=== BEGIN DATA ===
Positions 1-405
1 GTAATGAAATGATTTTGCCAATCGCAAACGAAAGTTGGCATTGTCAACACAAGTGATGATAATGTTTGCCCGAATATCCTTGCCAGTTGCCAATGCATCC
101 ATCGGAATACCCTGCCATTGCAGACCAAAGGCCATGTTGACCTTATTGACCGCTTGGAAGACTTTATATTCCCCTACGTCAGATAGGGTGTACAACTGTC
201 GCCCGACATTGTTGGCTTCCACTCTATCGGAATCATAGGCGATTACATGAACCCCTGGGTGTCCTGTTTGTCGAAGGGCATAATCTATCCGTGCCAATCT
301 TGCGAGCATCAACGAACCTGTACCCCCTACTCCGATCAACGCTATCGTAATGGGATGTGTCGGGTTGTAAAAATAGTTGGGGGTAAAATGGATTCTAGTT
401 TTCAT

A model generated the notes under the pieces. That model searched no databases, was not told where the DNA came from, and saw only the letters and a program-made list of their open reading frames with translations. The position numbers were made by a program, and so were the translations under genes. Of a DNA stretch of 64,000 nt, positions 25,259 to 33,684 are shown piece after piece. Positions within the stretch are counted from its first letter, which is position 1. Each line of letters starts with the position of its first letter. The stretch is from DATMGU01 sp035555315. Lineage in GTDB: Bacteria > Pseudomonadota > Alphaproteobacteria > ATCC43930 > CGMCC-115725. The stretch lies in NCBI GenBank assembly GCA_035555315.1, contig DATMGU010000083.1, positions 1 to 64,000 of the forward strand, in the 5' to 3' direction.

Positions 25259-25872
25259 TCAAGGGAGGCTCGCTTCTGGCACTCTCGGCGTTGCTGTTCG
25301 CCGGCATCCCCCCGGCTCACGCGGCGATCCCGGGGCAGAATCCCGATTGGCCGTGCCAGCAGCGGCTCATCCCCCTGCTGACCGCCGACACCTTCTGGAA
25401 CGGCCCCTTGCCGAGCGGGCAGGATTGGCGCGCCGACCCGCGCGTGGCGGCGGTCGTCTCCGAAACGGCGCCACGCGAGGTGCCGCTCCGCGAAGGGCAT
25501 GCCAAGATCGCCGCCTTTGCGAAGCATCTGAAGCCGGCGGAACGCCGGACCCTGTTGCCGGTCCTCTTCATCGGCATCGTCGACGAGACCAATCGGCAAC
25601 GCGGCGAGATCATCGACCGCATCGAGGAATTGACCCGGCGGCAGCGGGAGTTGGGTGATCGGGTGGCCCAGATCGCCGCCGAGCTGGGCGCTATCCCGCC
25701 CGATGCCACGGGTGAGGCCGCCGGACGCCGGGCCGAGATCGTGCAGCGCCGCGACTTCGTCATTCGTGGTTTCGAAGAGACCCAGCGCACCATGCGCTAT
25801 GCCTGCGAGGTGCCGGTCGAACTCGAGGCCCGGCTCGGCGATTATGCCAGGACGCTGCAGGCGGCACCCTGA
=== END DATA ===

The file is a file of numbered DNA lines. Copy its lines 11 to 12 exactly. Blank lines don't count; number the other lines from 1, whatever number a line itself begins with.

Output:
25401 CGGCCCCTTGCCGAGCGGGCAGGATTGGCGCGCCGACCCGCGCGTGGCGGCGGTCGTCTCCGAAACGGCGCCACGCGAGGTGCCGCTCCGCGAAGGGCAT
25501 GCCAAGATCGCCGCCTTTGCGAAGCATCTGAAGCCGGCGGAACGCCGGACCCTGTTGCCGGTCCTCTTCATCGGCATCGTCGACGAGACCAATCGGCAAC